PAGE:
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  • Matthew Levy and Ariel Shlien

Management Fees Are Harmful for Your Profits

Updated: Dec 8, 2020

Management Fees Are Harmful for Your Profits

If you invest in a fund that’s professionally managed by an investment manager, chances are you’ve incurred a dreaded management fee. Management fees are simply charges that the investment manager imposes on an investor for managing the fund. The purpose of a management fee is to compensate the investment manager for their time and expertise in selecting stocks and managing the portfolio. Often the fees can include other charges such as investor relations fees, administration costs, and service charges. If you're not careful, though, these fees can erode your savings at a far higher rate than they should, leaving you short of your retirement goals.

How Much Are Management Fees?

Management fees are based on assets under management of the fund, and can be as low as .10% or in excess of 2%. Usually the difference in fees is due to the investment method used by the fund’s manager. The more actively managed a fund is, the higher the management fees that are typically charged. Hedge fund managers, for example, are notorious for the high fees that they charge. Their fee structure is commonly referred to as "two and twenty" because it consists of a flat 2% of total asset value and a 20% share of all profits.

Are They Worth It?

More often than not, no.

While active fund managers will tell you that they understand how to select stocks that will outperform the market based on inefficiencies that they can find and stock mispricings, they are simply assuming that you do not understand how to invest. Additionally, according to decades of Morningstar research, higher-cost actively managed funds usually underperform in all respective categories.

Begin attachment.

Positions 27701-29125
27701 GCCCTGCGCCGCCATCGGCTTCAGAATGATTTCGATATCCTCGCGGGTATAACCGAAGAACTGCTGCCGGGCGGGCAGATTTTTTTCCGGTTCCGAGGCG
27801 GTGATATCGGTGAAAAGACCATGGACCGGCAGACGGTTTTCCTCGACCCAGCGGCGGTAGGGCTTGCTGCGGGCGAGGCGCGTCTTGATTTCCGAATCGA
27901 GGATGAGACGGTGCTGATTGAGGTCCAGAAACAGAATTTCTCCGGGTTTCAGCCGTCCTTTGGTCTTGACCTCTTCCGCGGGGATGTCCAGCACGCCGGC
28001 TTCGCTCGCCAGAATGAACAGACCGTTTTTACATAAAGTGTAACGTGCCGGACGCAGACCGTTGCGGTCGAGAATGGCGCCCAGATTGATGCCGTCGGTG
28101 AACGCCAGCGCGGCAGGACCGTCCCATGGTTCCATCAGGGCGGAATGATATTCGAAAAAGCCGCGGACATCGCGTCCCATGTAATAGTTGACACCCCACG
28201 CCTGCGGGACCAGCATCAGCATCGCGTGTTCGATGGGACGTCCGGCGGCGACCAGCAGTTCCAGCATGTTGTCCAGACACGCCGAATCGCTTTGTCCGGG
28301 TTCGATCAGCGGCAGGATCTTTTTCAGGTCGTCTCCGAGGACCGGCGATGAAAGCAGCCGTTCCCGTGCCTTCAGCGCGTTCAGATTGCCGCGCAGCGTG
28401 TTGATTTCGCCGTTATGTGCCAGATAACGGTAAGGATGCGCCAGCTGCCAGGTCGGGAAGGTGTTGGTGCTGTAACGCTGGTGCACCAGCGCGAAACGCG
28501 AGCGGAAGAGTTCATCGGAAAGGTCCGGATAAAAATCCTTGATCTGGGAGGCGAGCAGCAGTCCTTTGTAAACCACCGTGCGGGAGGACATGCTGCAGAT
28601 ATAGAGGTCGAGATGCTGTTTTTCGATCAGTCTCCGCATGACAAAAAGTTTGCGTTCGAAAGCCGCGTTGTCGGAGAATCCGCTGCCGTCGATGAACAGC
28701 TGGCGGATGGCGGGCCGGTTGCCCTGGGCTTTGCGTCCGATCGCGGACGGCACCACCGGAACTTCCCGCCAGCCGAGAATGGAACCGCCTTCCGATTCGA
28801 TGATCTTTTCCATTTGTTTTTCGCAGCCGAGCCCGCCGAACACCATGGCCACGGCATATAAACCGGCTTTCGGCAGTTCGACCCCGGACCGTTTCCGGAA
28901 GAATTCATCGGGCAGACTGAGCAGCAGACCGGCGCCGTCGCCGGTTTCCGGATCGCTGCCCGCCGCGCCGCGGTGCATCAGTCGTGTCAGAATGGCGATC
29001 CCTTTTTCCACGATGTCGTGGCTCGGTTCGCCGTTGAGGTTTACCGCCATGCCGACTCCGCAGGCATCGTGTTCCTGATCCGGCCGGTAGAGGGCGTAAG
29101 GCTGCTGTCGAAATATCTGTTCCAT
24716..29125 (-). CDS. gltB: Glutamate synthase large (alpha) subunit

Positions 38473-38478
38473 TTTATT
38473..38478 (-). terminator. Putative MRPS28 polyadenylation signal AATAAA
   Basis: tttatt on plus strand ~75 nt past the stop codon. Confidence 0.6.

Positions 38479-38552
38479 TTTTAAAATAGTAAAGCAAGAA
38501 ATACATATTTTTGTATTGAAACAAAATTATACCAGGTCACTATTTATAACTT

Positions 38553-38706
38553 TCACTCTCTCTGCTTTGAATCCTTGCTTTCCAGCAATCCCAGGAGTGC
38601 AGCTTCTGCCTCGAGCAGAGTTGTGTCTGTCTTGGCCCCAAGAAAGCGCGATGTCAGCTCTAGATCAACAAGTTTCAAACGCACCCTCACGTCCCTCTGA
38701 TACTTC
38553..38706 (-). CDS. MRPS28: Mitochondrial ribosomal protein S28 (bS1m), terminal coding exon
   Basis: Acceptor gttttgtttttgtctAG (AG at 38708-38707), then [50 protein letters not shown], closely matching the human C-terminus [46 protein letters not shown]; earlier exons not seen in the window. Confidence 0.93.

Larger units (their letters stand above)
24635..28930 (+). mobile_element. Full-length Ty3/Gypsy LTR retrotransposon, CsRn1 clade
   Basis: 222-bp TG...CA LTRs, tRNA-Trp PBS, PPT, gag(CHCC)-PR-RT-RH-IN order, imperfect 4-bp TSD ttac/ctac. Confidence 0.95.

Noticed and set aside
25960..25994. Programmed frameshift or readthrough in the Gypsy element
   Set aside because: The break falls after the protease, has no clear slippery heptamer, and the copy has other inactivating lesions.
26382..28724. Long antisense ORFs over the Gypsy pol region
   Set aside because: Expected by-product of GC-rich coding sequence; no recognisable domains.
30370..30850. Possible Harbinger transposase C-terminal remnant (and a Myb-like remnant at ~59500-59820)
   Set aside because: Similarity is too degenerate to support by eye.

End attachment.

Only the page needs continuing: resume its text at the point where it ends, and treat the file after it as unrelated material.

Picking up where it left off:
Nobel laureate William Sharpe once concluded that active fund managers underperform passive fund managers because of simple arithmetic. In order for active fund managers to beat the market by just 1%, for example, they would need to achieve an excess return of more than 2% just to make enough to cover the average 1.19% percent management fee.

Why Are They So Dangerous for Your Retirement?

Management fees compound over time and eat into your profits more as time passes. Additionally, management fees directly correlate with the size of the portfolio. The larger the portfolio and the longer the time, the more an investor pays. Just take a look at this table with a hypothetical $25,000 investment, with $10,000 added to the account every year, a 7% average annual return, and 1.02% management fee. This example is also over the course of 40 years:

What You Can Do Instead?

One alternative to high-fee fund management is doing your own investing alongside an investment club. You can look at an investment club as investing in a fund with all the upside of a research community with no cost downside. The club takes groups of likeminded individuals and pools their money to invest. The goal is exactly the same as managed funds - make as much money as possible. However, investment clubs bring together like minded individuals with your best interests at heart and zero management fees. As seen in the charts above, management fees have a significant impact on your overall return - especially for high net worth individuals.

SureFire Capital’s Investment Club is an exclusive, invitation-only group of 1,100 Accredited Investors in which high net worth, family offices and institutions share their most trusted investment fund managers. Their diligence team conducts extensive research on thousands of managers each year and only shares the best and most promising opportunities with members. There is no charge to join the investment club. Whether you join SureFire or some other club, you are going in the right direction of properly aligning interests for your life savings.

For more information, contact Ariel Shlien at Surefire Capital:

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